Evaluating Choice Blindness: Do You Know What You Want?
“Choice blindness” refers to the phenomenon where people are blind to their own choices or preferences and are able to validate decisions they did not actually ever make. This experiment will evaluate whether men or women are more likely to demonstrate choice blindness.
This experiment will evaluate whether the phenomenon of “choice blindness” occurs more often with men or women.
- Approximately 30 test subjects (15 men and 15 women)
- 20 photos of non-celebrity, unknown (to test subjects) males
- 20 photos of non-celebrity, unknown (to test subjects) females
- Notebook for recording results
- Recruit 15 male and 15 female adult test subjects.
- Print 20 photos of non-celebrity, unknown males and 20 photos of non-celebrity, unknown females. The photos should be headshots that are approximately the same size, zoom, brightness, etc.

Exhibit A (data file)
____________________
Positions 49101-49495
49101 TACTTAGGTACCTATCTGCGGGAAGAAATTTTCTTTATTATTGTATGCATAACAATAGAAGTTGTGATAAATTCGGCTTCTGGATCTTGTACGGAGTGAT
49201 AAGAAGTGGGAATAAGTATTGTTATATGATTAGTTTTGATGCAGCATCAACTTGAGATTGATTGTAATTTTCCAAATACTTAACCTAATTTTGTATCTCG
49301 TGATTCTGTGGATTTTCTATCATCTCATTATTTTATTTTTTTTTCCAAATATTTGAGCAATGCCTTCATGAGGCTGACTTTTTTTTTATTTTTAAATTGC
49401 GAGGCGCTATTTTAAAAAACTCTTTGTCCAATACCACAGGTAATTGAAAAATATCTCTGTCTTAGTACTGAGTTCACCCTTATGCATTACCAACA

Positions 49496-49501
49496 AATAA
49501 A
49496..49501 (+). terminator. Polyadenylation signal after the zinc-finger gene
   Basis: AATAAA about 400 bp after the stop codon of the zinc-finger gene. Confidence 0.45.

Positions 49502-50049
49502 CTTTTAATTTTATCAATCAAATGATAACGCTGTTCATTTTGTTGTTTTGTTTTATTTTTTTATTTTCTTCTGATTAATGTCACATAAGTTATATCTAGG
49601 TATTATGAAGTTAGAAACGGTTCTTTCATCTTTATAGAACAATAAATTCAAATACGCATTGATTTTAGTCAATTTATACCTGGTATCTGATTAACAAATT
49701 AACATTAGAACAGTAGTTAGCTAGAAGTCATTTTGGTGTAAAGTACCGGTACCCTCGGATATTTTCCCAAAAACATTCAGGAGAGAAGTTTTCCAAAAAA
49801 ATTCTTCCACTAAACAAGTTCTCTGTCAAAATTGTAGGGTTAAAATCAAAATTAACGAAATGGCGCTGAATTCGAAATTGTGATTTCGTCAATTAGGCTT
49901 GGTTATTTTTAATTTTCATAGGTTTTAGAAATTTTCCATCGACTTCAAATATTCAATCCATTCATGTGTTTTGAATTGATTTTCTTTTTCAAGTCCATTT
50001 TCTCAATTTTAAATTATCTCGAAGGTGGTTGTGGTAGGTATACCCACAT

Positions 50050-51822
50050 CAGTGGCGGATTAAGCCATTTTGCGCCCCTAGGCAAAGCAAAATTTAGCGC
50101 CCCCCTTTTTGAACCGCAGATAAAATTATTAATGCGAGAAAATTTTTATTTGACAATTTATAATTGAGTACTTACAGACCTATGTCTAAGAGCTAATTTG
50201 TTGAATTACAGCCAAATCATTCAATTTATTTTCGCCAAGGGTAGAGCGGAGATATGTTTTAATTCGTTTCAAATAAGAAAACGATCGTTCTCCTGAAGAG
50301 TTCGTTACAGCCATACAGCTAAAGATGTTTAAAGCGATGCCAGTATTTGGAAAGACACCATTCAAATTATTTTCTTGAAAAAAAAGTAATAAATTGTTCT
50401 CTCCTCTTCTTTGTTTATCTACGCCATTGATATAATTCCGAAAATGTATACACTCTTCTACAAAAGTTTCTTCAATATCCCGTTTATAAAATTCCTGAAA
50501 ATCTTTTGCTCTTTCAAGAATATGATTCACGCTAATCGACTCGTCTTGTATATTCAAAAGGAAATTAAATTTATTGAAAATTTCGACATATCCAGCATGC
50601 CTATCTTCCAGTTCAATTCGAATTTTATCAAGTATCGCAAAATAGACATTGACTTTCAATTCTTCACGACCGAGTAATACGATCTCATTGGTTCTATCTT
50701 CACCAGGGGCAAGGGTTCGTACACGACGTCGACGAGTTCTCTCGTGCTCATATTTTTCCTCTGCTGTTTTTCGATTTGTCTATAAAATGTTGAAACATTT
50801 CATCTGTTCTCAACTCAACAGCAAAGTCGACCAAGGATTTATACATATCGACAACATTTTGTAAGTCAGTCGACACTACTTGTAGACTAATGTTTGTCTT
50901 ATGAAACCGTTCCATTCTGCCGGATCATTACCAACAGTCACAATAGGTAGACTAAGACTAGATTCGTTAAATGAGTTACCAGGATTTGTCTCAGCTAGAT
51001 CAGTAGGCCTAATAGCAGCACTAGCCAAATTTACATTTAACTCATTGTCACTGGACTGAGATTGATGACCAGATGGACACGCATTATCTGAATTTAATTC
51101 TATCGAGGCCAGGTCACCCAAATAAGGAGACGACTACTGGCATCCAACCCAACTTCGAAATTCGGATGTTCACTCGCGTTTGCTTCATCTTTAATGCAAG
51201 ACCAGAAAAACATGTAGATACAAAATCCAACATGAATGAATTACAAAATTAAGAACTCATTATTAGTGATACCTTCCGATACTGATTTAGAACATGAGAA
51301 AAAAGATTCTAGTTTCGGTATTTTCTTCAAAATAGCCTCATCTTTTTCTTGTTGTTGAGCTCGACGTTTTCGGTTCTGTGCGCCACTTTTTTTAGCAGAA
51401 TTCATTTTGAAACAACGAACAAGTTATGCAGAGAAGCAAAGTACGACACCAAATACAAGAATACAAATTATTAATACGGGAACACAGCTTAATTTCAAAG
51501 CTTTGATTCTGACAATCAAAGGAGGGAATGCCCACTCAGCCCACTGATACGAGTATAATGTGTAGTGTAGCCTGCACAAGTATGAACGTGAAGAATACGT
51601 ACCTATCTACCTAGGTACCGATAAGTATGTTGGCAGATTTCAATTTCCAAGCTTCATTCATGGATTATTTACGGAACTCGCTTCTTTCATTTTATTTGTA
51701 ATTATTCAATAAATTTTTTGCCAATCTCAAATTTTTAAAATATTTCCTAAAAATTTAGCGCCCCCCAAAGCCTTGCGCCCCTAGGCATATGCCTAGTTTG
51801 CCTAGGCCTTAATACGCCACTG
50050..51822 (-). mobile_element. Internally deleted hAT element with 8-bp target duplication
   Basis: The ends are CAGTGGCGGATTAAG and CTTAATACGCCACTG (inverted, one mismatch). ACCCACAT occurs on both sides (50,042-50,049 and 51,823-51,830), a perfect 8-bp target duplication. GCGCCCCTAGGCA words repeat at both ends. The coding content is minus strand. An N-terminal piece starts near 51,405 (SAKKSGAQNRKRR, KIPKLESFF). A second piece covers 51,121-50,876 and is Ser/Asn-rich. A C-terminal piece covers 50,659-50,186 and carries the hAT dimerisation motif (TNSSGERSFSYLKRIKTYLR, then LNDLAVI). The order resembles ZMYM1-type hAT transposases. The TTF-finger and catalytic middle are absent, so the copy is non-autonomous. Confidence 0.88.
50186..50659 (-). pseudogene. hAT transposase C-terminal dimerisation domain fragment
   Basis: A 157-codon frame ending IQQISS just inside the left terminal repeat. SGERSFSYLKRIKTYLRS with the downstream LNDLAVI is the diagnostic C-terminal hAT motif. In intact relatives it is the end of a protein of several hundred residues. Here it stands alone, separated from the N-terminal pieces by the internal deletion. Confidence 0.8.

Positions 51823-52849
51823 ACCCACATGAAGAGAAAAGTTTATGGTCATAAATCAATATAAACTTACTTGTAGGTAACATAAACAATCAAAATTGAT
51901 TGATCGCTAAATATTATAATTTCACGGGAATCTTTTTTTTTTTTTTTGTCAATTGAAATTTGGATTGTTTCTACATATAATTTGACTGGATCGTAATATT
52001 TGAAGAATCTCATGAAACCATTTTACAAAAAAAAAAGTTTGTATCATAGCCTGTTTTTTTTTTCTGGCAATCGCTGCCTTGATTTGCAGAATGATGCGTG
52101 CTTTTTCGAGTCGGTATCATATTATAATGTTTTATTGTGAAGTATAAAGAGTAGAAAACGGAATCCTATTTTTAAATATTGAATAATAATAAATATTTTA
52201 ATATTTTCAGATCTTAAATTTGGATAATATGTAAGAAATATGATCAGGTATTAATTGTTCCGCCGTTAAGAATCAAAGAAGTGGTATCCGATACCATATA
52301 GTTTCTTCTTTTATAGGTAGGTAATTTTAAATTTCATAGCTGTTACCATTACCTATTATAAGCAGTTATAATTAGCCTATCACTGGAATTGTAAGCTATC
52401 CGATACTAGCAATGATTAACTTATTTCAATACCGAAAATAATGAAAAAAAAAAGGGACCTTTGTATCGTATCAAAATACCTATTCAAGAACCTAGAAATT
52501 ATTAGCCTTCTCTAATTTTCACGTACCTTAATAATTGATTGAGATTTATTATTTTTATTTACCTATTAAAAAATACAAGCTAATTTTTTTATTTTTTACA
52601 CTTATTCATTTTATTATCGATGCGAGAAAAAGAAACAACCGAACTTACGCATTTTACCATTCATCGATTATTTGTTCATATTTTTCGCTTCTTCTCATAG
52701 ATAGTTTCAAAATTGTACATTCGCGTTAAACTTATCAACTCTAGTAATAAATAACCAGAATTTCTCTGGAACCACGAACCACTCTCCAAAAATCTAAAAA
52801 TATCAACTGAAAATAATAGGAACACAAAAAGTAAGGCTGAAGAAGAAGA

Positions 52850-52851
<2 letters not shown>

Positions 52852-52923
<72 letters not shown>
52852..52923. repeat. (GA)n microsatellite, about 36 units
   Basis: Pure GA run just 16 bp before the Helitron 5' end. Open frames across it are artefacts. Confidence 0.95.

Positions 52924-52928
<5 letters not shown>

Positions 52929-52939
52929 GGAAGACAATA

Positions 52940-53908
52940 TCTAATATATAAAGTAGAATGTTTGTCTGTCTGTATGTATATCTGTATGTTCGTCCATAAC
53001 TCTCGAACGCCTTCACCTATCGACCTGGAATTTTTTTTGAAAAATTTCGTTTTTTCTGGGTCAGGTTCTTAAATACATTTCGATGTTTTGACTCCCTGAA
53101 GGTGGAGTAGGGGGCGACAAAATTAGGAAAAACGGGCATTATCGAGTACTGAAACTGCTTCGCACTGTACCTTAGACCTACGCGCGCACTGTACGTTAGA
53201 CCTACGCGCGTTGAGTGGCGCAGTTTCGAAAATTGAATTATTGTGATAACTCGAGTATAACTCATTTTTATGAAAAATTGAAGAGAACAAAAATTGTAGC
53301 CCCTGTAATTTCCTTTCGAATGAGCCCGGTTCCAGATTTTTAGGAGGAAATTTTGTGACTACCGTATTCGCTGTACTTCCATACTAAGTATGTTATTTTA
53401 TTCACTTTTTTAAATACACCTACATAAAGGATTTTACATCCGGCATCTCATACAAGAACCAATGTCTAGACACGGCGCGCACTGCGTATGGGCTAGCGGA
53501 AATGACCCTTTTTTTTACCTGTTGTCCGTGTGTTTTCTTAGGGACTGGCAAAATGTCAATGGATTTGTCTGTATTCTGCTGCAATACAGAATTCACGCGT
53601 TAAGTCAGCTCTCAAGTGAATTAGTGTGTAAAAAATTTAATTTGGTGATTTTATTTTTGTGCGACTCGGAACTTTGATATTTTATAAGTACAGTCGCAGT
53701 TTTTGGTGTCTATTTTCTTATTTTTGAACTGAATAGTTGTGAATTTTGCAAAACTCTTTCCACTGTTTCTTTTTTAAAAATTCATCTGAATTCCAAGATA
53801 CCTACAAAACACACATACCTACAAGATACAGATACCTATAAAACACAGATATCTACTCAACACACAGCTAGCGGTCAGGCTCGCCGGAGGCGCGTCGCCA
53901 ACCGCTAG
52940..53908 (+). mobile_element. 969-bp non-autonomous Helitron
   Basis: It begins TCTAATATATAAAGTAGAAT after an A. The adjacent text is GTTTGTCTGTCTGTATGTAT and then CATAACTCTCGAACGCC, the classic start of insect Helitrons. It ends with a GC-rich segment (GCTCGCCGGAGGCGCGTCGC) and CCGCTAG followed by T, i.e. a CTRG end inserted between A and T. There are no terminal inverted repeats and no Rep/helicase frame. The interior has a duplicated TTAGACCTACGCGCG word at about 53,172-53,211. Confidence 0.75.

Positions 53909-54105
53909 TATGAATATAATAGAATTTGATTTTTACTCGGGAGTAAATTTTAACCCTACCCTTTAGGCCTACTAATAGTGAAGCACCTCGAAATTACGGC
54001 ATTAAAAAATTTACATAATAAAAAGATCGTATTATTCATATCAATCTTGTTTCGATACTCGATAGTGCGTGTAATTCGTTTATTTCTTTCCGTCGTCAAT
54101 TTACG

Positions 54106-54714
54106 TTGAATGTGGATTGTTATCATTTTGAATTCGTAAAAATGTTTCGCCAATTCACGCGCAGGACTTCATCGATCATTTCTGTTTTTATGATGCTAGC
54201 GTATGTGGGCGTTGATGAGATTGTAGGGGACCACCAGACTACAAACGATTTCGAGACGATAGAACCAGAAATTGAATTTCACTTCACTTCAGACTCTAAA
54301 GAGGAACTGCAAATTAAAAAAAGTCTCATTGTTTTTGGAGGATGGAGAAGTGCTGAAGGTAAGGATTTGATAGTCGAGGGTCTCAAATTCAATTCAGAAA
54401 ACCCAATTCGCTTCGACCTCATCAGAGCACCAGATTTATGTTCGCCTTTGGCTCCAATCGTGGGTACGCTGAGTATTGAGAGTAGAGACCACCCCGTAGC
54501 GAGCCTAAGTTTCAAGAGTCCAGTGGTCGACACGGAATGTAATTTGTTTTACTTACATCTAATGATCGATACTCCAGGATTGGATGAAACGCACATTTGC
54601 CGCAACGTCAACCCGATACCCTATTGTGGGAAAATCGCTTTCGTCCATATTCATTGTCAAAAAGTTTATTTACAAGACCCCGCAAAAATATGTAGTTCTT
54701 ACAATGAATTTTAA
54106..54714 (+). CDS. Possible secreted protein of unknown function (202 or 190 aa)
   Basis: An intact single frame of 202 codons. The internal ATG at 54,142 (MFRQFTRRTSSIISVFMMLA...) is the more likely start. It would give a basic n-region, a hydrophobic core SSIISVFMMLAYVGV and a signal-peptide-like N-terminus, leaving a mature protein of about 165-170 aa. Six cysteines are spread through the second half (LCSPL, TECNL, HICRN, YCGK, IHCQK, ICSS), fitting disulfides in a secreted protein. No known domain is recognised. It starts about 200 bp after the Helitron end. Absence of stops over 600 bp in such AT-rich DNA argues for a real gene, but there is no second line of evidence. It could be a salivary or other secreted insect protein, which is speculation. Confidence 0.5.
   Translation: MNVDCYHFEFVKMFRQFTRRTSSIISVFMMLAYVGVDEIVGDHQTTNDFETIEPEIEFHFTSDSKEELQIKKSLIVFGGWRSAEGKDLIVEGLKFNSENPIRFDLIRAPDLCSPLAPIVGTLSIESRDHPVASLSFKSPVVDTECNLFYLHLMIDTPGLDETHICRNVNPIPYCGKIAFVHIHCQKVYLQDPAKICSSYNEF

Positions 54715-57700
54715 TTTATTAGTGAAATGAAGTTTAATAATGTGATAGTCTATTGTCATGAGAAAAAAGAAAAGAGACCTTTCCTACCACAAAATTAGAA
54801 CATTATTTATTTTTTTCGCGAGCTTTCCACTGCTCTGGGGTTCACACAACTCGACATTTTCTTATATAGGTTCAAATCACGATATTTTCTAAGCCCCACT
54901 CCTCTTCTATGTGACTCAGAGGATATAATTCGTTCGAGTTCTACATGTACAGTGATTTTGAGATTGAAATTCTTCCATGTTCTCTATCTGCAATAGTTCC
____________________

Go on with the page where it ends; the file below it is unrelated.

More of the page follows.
- Present two male photos side by side and ask a female test subject to tell you which person she finds more attractive.
- Take both photos away and present her with her chosen photo. Ask her to tell you why she chose that image.
- Record her answer.
- Repeat steps 3-5 ten times with the female test subject using different pairs of faces each time. In three of the trials, however, exchange one face for the other after the test subject makes her choice. In these three trials, closely observe your test subject. Does she notice that she is presented with the photo that she did not choose? Is she able to give a reason why she chose that photo (even though she actually did not choose the photo)?
- Repeat this experiment with all of your male and female test subjects. For your male test subjects, use the non-celebrity, unknown female photos that you chose.
- Analyze your results. How many times were you able to fool your female test subjects by presenting them with photos they did not choose? How many times were the male test subjects fooled? What conclusions can you draw about choice blindness in men and women?
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